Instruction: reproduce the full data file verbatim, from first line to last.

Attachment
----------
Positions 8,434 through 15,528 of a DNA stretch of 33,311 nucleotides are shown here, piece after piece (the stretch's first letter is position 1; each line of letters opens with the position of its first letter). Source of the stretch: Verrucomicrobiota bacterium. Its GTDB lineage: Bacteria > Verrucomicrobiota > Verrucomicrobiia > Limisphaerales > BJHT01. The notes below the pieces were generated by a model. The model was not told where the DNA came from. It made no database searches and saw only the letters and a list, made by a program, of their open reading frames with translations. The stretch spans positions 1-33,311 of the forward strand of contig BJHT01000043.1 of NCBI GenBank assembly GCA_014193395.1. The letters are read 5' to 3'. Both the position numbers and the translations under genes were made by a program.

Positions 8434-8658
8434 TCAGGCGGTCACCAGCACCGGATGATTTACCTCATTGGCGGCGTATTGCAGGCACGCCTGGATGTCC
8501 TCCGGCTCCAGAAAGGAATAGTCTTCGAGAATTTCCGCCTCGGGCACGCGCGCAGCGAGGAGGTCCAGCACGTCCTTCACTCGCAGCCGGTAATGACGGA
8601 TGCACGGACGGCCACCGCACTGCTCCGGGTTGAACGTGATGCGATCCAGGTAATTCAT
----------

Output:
Positions 8,434 through 15,528 of a DNA stretch of 33,311 nucleotides are shown here, piece after piece (the stretch's first letter is position 1; each line of letters opens with the position of its first letter). Source of the stretch: Verrucomicrobiota bacterium. Its GTDB lineage: Bacteria > Verrucomicrobiota > Verrucomicrobiia > Limisphaerales > BJHT01. The notes below the pieces were generated by a model. The model was not told where the DNA came from. It made no database searches and saw only the letters and a list, made by a program, of their open reading frames with translations. The stretch spans positions 1-33,311 of the forward strand of contig BJHT01000043.1 of NCBI GenBank assembly GCA_014193395.1. The letters are read 5' to 3'. Both the position numbers and the translations under genes were made by a program.

Positions 8434-8658
8434 TCAGGCGGTCACCAGCACCGGATGATTTACCTCATTGGCGGCGTATTGCAGGCACGCCTGGATGTCC
8501 TCCGGCTCCAGAAAGGAATAGTCTTCGAGAATTTCCGCCTCGGGCACGCGCGCAGCGAGGAGGTCCAGCACGTCCTTCACTCGCAGCCGGTAATGACGGA
8601 TGCACGGACGGCCACCGCACTGCTCCGGGTTGAACGTGATGCGATCCAGGTAATTCAT